Of course, not all all collections have to decrease in volume.

Changing Ships Midstream
Sometimes collectors who have started a nice little collection for themselves find their eyes wandering to another genre or collection.  This happens quite frequently.  Tastes change and mature.  Some collectors can only find excitement in the chase and have been known to sell entire collections just so they can start off fresh in a new area.

This is the beauty of collecting.  Enjoyment and the appreciation of what you are collecting are essential parts of the hobby.  Why collect something no longer enjoyable or interesting?  Plenty of collectors change genre midstream and move on toward pastures with more bluing.  Changing might be tough to swallow at first after all the effort, searching, bargaining, and hunting that took place to acquire those pieces.  It might feel like a lot of work down the drain.  Don't worry, soon those feelings of loss will be replaced by excitement and anticipation as new pieces are chased down to form the new collection.

"I wanted the best Winchesters I could afford.  Eventually I realized that I couldn't afford the kind that I wanted and I didn't want the ones I could afford and so I switched to Smith & Wessons."


"I visited a man... and I liked his collection better than mine."
- W.L.

Methods of Purchase
The options for purchasing firearms have never been easier for collectors and investors.  The tried and true methods still exist: local gun stores, gun shows, clubs, friends/neighbors, retail stores, pawn shops, estate sales, and the like are still very popular methods for finding guns.  However, the advent of the internet as well as the rise of firearms based auction houses in the early 80s have provided a boon to collectors who want to find the guns they want in one place.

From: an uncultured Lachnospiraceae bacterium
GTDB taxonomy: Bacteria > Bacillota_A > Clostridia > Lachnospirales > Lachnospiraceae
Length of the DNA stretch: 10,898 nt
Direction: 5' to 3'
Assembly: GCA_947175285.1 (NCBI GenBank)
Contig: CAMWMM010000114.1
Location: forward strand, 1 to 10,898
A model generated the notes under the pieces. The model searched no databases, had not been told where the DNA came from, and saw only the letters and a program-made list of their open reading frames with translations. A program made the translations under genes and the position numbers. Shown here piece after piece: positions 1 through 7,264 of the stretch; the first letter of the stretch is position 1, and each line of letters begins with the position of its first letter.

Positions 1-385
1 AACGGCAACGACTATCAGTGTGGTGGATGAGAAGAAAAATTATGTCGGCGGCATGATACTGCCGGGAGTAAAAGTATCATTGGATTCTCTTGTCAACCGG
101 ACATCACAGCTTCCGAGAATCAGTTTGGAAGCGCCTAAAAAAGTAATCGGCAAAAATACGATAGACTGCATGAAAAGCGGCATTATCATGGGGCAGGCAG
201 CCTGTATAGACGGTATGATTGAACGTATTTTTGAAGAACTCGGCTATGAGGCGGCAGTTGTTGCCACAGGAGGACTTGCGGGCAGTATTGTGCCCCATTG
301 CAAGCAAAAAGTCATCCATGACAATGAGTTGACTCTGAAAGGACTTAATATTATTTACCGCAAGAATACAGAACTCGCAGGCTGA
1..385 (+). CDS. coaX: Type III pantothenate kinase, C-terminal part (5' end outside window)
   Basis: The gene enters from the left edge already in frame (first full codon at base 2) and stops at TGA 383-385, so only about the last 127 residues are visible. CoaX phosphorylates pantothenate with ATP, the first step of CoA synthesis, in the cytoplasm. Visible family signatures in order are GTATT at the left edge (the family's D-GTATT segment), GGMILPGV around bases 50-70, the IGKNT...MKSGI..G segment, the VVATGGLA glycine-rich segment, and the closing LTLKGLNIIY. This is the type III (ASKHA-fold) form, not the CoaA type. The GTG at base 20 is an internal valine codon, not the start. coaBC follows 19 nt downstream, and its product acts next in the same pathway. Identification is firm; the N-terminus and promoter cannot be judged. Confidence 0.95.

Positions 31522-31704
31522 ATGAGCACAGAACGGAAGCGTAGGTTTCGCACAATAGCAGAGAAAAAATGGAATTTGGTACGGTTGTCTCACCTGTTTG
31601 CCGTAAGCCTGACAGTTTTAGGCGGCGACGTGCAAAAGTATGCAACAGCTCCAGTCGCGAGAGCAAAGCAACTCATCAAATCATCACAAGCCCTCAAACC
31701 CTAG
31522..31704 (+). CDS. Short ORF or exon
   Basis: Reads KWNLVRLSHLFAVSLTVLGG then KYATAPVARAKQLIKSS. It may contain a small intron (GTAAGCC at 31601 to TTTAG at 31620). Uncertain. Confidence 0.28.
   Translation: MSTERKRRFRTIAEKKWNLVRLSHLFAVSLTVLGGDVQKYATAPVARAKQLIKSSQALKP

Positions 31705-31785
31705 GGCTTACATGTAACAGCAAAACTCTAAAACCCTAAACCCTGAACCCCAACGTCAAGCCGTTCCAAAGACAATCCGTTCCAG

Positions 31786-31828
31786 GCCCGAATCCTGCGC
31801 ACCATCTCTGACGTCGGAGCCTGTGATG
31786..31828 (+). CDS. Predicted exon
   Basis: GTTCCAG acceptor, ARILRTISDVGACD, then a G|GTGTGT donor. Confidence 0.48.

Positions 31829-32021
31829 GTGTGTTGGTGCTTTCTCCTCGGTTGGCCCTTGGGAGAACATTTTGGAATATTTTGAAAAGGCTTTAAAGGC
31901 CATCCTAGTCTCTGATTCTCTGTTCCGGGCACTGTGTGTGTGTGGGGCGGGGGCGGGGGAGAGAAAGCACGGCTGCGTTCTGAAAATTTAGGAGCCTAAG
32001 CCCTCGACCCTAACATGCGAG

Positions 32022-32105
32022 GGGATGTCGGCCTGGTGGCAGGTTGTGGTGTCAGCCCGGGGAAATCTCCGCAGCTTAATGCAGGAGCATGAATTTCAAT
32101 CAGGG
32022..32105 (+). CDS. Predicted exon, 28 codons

Auction houses like Rock Island Auction Company combine high volume with the highest quality firearms.

Never has searching for a gun been easier than simply typing what you want into a computer and seeing nearly instant results from any number of potential sellers.  However, the internet's biggest benefit is also its downfall - it is a search tool for the masses.  Any number of common or even semi-common firearms are readily available for the right price.  Search a common place, find a common gun.  But what about that "special" gun?  What about a gun so rare and sought after that an example might only come up for sale a handful of times in a collector's life?  For such guns this difficult to obtain, one can often hope to be in the right network of collectors or one can turn to a firearms based auction house.

Where the internet offers immediate availability and an infinite amount of firearms for sale at any given time, auction houses take the cake with respect to specialty, rare, or incredibly high-priced collector firearms.  Good auction houses also provide security and accountability.  A lot of collectors simply aren't willing to drop thousands of dollars on a firearm from somebody they've never seen nor met.  Auction houses provide that peace of mind, along with a chance to inspect the goods prior to purchase, and often much better photos and research than other online sources.